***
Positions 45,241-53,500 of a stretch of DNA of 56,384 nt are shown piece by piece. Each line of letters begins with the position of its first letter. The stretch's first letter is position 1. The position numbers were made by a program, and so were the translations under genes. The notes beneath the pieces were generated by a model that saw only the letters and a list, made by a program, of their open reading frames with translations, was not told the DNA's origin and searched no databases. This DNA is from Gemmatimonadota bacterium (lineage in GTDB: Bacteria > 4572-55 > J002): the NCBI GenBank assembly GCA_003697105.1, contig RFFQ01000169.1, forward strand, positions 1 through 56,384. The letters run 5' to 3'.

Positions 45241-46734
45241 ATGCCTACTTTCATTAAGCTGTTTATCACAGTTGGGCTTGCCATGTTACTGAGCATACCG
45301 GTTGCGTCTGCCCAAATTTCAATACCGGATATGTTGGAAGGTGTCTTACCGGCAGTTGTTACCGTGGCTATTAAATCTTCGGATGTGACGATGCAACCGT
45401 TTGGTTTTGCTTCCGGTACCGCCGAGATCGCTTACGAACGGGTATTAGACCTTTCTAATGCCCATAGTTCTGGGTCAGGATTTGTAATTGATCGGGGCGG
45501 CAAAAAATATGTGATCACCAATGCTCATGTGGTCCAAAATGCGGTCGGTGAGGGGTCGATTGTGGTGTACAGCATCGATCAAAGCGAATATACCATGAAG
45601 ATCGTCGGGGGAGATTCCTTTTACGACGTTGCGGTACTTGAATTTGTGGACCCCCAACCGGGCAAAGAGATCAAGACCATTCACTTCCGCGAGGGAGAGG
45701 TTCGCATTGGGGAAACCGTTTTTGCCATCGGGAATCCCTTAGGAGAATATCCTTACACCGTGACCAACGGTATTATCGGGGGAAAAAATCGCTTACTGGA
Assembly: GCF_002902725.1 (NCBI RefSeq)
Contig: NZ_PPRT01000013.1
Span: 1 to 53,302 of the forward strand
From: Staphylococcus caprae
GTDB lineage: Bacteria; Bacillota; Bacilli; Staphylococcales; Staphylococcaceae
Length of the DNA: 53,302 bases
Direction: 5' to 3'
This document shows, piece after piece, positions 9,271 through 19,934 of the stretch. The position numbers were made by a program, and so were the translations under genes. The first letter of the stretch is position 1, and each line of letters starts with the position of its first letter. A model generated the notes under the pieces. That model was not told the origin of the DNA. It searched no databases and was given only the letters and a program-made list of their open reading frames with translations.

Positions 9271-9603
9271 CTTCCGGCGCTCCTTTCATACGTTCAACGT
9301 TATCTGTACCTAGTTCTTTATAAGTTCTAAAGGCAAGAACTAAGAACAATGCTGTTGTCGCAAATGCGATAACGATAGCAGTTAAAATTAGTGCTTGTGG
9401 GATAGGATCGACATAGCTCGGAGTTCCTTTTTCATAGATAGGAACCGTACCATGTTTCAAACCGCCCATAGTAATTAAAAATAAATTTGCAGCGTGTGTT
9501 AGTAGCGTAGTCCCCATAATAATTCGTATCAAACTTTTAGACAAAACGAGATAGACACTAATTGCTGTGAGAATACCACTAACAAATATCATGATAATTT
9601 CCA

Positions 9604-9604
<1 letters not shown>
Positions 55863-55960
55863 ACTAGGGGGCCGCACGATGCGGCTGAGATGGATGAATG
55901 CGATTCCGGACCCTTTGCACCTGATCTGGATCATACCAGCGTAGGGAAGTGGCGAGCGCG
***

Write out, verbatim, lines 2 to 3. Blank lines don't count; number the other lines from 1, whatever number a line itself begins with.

Positions 45241-46734
45241 ATGCCTACTTTCATTAAGCTGTTTATCACAGTTGGGCTTGCCATGTTACTGAGCATACCG